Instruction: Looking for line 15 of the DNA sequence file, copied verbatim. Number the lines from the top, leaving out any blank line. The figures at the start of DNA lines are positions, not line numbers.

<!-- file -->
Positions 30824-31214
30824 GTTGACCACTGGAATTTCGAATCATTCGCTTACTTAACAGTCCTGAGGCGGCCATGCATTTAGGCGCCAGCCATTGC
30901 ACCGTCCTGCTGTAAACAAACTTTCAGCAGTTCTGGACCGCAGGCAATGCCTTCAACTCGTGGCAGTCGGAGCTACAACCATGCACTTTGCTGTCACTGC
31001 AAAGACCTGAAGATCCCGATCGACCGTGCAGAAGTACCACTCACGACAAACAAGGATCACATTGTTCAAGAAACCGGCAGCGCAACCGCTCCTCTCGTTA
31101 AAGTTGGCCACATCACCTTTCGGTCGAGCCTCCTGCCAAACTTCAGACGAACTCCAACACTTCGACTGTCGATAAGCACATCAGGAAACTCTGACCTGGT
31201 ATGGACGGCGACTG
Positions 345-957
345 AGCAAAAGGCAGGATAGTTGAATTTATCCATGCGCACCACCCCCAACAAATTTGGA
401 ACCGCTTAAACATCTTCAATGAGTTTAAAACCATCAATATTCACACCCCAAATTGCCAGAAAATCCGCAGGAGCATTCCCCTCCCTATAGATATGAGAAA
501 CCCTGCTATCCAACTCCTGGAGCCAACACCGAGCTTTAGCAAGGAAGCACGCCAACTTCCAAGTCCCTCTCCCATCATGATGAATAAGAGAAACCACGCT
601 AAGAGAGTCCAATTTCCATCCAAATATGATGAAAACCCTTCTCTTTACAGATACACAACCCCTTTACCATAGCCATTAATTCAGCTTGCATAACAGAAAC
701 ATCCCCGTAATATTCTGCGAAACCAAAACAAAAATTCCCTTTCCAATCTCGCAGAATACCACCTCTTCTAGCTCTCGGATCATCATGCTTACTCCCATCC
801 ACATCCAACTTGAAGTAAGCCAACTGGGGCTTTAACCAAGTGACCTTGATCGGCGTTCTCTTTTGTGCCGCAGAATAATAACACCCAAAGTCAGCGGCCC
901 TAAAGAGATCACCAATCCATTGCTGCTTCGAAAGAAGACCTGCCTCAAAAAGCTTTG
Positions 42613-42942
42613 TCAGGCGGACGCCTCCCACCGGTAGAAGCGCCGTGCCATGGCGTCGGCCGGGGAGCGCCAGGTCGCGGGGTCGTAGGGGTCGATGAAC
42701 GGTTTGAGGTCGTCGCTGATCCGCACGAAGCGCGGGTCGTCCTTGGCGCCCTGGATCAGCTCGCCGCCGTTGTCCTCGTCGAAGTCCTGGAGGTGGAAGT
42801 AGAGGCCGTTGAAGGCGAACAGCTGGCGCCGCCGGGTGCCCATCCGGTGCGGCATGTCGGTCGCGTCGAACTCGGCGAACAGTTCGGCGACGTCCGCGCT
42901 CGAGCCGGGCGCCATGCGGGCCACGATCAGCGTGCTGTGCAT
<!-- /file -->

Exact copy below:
Positions 42613-42942